Originally, I imagined Haruko as a book-smart voice of reason for the campaign who also makes a few questionable decisions on occasion. Until she started traveling with the rest of the party, she was a major bookworm who had never left her hometown, which is a safe haven for magic-users like herself. However, if there’s one thing I’ve learned after being in a few campaigns, it’s that your character will often end up being a bit different than you originally imagined. I’m not sure what exactly it was that made me change Haruko’s personality, but chances are that it was the very first session. As I said earlier, I’d joined this campaign a few months after it started, so the rest of the party had been traveling together for a bit. At the point Haruko was introduced, everyone else arrived in her hometown, and they were taking tests so they could be protected by this city in the future. While three people still had to pass their combat-based tests, two others were finished and decided to go watch the others. On the way, they met Haruko and invited her to come with them. They then proceeded to drink excessive amounts of chocolate milk as they watched the rest of the party complete their combat trials. Because of this incident, not only did Haruko join the party, but the group decided to call themselves the Chocolate Milk Club.

Fast forward about six months (in campaign, not real time), the Chocolate Milk Club found themselves “forcefully employed” by the government, which is a very long story. They had been there for about three months at this point, and Haruko gained the position of a junior researcher, as well as an intern under one of the main researchers of the institute, Lia Amakiir. Haruko had noticed that Lia hadn’t been coming to dinner for the past few weeks, and she decided to use her pager to tell Lia to come eat. There had been a few incidents with the Chocolate Milk Club and poorly sending messages, so the DM thought it would be funny to have me say exactly what it is Haruko was going to say to Lia. I have no clue what possessed me while I was improvising this message, but I started it with “hey shawty,” which greatly confused everyone there. I decided to roll with it, exclusively referring to Lia as shawty the entire session. Eventually, one of the party members asked why Haruko was calling her that, and I panicked because I didn’t have a reason that made sense in character. On the spot, I created the story of a book from Haruko’s childhood where the main character was a half-elf wizard who worked for the government as a scientist, much like Lia. This character happened to be named Shawty, and Haruko saw the similarities between her and Lia, and that’s how it all started. However, the best part of the shawty incident has to be when Haruko attempted to check out a book from the library, but she was too low-ranked to check it out, and so sirens started blaring and she was taken by security guards. Seeing her badge, the guards asked who her superior was, to which she replied, “Lia Shawty Amakiir.” This led to a lecture from Lia herself, not about setting off the library alarms, but about when and where Haruko can call her shawty.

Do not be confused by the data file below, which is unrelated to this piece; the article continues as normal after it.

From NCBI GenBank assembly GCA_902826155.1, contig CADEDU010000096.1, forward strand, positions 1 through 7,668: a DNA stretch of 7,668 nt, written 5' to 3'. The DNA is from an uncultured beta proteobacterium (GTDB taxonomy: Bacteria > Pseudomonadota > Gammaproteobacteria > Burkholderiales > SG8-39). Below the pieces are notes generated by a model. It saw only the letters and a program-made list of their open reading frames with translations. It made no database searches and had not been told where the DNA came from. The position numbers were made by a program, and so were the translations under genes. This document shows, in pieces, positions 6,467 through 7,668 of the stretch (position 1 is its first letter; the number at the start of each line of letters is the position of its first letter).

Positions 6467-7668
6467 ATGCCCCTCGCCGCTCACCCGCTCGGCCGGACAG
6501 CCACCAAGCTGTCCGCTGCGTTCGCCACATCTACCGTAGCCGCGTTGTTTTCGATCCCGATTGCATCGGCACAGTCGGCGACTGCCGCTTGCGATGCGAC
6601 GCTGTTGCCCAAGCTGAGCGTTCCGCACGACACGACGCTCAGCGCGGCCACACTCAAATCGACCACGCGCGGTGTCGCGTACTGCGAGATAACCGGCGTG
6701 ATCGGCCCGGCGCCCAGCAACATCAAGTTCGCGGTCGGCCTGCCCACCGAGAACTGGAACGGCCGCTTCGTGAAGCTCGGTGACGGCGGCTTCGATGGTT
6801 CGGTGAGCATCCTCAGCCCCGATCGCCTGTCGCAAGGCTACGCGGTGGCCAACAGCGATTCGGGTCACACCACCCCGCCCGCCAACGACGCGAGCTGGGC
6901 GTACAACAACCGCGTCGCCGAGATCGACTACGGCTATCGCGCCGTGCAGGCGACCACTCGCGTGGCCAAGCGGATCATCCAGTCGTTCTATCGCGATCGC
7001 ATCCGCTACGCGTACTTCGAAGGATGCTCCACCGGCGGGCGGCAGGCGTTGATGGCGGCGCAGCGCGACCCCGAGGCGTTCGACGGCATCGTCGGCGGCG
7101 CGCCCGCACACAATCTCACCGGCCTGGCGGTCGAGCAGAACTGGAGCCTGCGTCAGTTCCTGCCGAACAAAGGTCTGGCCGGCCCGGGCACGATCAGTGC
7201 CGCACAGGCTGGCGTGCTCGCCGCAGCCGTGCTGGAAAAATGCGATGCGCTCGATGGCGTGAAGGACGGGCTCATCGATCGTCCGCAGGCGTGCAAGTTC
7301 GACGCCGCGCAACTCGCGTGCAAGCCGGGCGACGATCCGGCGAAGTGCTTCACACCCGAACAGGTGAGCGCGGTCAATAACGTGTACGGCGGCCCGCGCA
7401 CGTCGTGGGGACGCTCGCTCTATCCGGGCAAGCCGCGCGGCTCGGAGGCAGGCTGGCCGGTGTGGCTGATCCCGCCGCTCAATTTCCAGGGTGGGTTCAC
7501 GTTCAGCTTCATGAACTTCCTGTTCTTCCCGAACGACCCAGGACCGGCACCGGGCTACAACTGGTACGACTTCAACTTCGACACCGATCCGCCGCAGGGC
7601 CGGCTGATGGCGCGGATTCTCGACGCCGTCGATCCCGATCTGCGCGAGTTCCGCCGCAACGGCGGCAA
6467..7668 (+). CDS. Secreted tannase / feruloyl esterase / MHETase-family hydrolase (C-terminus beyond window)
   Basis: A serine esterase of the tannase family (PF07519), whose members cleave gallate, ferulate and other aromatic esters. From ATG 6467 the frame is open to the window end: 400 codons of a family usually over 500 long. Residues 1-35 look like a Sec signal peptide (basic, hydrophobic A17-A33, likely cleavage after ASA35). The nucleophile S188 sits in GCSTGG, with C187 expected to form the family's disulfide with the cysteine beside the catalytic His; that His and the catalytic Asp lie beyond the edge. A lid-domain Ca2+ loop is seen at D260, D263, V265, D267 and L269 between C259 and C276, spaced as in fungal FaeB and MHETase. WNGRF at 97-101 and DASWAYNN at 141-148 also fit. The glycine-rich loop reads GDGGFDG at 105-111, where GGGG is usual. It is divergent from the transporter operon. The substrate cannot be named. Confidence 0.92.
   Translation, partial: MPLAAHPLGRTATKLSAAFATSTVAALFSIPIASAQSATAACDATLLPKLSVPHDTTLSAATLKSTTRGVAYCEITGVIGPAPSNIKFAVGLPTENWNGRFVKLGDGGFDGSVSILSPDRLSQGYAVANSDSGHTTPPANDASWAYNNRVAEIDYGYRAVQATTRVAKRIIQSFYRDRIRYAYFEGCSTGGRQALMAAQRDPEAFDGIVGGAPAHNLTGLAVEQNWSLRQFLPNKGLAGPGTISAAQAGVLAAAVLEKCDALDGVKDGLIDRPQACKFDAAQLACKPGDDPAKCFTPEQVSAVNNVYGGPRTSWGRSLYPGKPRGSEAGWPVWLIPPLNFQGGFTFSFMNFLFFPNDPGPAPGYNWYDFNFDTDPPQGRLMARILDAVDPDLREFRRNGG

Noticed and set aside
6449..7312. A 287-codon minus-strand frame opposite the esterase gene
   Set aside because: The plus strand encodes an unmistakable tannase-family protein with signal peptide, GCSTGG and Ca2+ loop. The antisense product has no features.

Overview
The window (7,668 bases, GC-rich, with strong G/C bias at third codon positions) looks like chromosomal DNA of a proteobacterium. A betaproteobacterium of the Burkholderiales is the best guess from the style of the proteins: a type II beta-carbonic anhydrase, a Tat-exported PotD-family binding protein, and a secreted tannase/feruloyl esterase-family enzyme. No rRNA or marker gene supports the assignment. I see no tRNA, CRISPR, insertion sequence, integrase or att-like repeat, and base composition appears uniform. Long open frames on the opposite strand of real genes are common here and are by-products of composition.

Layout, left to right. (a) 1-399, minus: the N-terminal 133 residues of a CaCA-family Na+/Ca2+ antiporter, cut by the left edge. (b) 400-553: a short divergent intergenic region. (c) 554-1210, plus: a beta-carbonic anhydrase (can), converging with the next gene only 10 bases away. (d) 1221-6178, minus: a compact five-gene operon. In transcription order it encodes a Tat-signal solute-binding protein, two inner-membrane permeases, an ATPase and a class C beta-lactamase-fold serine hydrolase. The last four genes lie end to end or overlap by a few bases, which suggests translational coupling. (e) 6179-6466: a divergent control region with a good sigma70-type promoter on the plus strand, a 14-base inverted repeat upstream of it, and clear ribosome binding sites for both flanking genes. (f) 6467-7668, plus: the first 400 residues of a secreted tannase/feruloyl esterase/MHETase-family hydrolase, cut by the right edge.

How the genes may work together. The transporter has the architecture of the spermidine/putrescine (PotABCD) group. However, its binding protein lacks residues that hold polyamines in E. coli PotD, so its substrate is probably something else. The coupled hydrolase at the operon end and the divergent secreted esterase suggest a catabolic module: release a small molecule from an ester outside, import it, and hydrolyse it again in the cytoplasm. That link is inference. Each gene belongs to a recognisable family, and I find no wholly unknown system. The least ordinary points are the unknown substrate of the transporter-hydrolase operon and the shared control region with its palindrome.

So the moral of the story here is  1) try new things, because otherwise you’ll never know if they might click, 2) not everything will always turn out the way you imagine, but that doesn’t mean it’s bad, and 3) don’t call your boss shawty. At least, not in front of government officials.

My First Panic Attack By Kian Baker


Reflecting on my first panic attack in fourth grade, I wrote about how I felt during the attack and pieced together what I could remember about my surroundings.

Gripping the vinyl picnic table with my cold hands, they turn white from the pressure. I can feel my heart pounding in my chest, my head becoming heavy, and the muscles in my back tensing. My thoughts are an endless cycle of personal abuse, emptying rounds of self-hatred into my skull and bleeding from eyes and nostrils. My breaths are short and confined, like an iron plate has been set on my chest, with my conscious pushing his hands down harder and harder until I drown in my own emotions. I never understood why they hated me so much, but I knew it was my fault.

Watching others cut you with their words, digging deep into insecurities you didn’t know you had, feels like falling down the stairs expecting to hit the hard relief of the floor, but it never arrives. My own selfishness is what I presumed to be the problem, pushing other people away because I couldn’t trust them, but now I wonder if I was justified in my choices. I’ve learned no one is naturally empathetic; it is learned from our peers, and those who presume their blood is concentrated with other people’s emotions, only look down from their pedestal of sympathy.

I am selfish, entitled, and arrogant, putting myself first before others, and slashing their sentences with my own internal hatred. I will gossip and treat others poorly, only to reflect on my behaviors and regret my actions. I am nothing but mistakes stitched together by lessons I have learned, and a strong desire to fix those I have broken. I have been coerced to reveal my vulnerabilities, and manipulated others to do the same.